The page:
Roman Catholic Archdiocese of Split-Makarska

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Metropolitan Archdiocese of Split-Makarska
Archidioecesis Spalatensis-Macarscensis
Splitsko-makarska nadbiskupija
Coat of arms of Marin Barišić.svg
Location
Country  Croatia
 Montenegro
Ecclesiastical province Split
Statistics
Area 4.088 km2 (1.578 sq mi)
Population
- Total
- Catholics
(as of 2010)
468,801
437,989 (93.4%)
Information
Denomination Roman Catholic
Rite Roman Rite
Established 3rd century
Cathedral Cathedral of Saint Domnius, Split
Co-cathedral Co-cathedral of Saint Mark, Makarska
Current leadership
Pope Francis
Metropolitan Archbishop Marin Barišić
Website
nadbiskupija-split.com

The Roman Catholic Archdiocese of Split-Makarska (Croatian: Splitsko-makarska nadbiskupija; Latin: Archidioecesis Spalatensis-Macarscensis) is a Metropolitan archdiocese of the Latin Rite of the Roman Catholic church in Croatia and Montenegro. The diocese was established in the 3rd century AD and was made an archdiocese and metropolitan see in the 10th century. The modern diocese was erected in 1828, when the historical archdiocese of Salona was combined with the Diocese of Makarska. It was elevated as an archdiocese and metropolitan see in 1969, restoring the earlier status of the archdiocese of Split, as it is also known. The diocese was also known as Spalato-Macarsca.[1]

The current archbishop is Marin Barišić.

History[edit]

The see was founded in or before 300 AD as Diocese of Salona. Eastern Roman Emperor Leo I (r. 457-474) appointed Glycerius as Bishop of Salona in 474, Glycerius had earlier served as Western Roman Emperor but was deposed by Julius Nepos. Around 500 AD it was promoted to a Metropolitan archdiocese.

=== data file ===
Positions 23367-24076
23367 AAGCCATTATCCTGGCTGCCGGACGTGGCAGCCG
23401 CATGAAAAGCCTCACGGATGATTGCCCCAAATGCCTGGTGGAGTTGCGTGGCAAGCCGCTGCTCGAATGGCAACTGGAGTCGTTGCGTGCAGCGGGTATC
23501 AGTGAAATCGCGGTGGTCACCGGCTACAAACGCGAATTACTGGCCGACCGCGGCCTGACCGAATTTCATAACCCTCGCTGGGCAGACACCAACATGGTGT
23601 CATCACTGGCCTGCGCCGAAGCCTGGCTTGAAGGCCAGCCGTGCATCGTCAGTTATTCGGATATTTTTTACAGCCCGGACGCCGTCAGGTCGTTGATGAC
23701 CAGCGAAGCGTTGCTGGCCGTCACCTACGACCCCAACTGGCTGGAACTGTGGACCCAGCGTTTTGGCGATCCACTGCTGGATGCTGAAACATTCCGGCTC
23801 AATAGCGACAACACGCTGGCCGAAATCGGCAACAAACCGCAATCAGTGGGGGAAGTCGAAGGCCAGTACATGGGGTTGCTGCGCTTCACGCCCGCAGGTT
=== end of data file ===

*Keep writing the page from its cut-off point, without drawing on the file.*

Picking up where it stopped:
The Archbishopric of Spalathon or Spalatum (also Salona, Latin: Spalatum) was a Christian archbishopric with seat in Salona (modern Split), Dalmatia (modern Croatia) in the early Middle Ages. It recognized the supremacy of the Patriarch of Constantinople rather than the Roman Pope. In 590 the Salona archdiocese gained territory from the suppressed Roman Catholic Diocese of Makarska.

Salona was ravaged by the South Slavs (Sclaveni) in 614, but in its place, Spalatum subsequently emerged.[2][3] In 639 the city was razed by the Slavs, and in 647 the city was rebuilt.

In 647 the city of Spalato (now Split) began to arise from the ruins of Salona, and after an interregnum of eleven years its archbishops took over the territory of the archbishops of Salona. In 639 Salona was destroyed by the Slavs. [4]

During the rule of Vladislav of Croatia (821-835), all of Croatia except the Archdiocese of Nin became subject to the Patriarchate of Constantinople, under the jurisdiction of the Archbishopric of Spalatum.[3] It lost territory in 1144 to establish the Diocese of Hvar.